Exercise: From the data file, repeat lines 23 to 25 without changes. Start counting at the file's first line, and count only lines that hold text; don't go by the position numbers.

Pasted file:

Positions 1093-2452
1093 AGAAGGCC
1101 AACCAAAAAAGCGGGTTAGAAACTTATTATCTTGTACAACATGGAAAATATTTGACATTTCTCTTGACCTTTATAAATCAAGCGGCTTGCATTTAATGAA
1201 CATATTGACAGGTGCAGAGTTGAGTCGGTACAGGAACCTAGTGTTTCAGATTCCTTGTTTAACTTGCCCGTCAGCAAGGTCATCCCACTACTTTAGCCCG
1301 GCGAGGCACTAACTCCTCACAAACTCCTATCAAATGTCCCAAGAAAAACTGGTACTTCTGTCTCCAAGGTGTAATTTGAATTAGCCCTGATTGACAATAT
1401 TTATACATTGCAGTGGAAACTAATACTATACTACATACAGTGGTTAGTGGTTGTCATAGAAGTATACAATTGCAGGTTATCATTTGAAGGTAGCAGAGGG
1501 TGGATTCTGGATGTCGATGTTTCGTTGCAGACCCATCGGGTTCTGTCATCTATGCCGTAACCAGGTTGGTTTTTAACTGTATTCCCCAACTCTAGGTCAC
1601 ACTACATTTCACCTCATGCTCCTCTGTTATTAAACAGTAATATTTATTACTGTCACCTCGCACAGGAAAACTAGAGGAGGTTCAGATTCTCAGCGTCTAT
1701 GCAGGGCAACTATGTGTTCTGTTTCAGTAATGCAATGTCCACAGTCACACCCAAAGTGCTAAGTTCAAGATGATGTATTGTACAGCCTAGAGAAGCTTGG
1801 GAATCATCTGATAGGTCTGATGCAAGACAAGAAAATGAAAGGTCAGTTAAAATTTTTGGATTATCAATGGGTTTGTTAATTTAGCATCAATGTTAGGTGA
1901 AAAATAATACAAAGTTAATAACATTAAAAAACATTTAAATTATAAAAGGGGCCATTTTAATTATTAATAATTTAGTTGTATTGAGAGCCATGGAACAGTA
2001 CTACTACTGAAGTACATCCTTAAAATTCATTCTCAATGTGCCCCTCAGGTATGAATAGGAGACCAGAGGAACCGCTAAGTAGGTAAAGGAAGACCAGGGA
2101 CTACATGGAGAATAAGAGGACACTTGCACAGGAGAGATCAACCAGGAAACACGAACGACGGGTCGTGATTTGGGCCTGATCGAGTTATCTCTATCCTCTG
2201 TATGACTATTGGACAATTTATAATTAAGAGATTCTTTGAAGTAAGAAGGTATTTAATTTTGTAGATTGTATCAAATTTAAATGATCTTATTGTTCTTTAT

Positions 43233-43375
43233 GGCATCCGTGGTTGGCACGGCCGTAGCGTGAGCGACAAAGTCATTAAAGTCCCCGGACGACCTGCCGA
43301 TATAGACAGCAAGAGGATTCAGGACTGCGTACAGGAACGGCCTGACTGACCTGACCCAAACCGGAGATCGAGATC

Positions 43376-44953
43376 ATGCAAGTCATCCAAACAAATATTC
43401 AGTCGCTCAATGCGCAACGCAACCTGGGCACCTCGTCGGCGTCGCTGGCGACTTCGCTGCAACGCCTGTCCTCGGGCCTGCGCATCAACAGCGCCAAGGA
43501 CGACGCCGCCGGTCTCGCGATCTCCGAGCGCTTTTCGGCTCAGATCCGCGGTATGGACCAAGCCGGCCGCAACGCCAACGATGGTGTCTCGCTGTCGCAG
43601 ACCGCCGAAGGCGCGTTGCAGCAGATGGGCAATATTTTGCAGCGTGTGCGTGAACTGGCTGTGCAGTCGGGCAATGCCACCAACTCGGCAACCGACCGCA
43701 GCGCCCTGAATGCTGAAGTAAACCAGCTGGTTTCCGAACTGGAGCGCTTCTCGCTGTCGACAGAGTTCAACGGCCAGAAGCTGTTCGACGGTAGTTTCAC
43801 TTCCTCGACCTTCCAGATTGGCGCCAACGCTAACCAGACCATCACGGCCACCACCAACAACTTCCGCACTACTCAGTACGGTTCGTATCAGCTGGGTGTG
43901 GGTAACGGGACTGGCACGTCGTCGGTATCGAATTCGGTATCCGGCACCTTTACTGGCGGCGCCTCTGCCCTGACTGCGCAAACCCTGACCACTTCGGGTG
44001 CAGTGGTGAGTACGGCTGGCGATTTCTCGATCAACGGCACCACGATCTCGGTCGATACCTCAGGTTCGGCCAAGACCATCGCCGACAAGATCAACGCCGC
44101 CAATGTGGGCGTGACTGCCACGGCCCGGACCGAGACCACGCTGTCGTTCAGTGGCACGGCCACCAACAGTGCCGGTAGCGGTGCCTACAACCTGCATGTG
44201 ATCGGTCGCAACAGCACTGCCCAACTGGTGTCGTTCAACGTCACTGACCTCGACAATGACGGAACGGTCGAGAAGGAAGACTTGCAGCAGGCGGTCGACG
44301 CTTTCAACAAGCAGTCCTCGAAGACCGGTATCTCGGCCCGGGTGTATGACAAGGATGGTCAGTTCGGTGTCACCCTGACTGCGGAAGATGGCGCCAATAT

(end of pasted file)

43701 GCGCCCTGAATGCTGAAGTAAACCAGCTGGTTTCCGAACTGGAGCGCTTCTCGCTGTCGACAGAGTTCAACGGCCAGAAGCTGTTCGACGGTAGTTTCAC
43801 TTCCTCGACCTTCCAGATTGGCGCCAACGCTAACCAGACCATCACGGCCACCACCAACAACTTCCGCACTACTCAGTACGGTTCGTATCAGCTGGGTGTG
43901 GGTAACGGGACTGGCACGTCGTCGGTATCGAATTCGGTATCCGGCACCTTTACTGGCGGCGCCTCTGCCCTGACTGCGCAAACCCTGACCACTTCGGGTG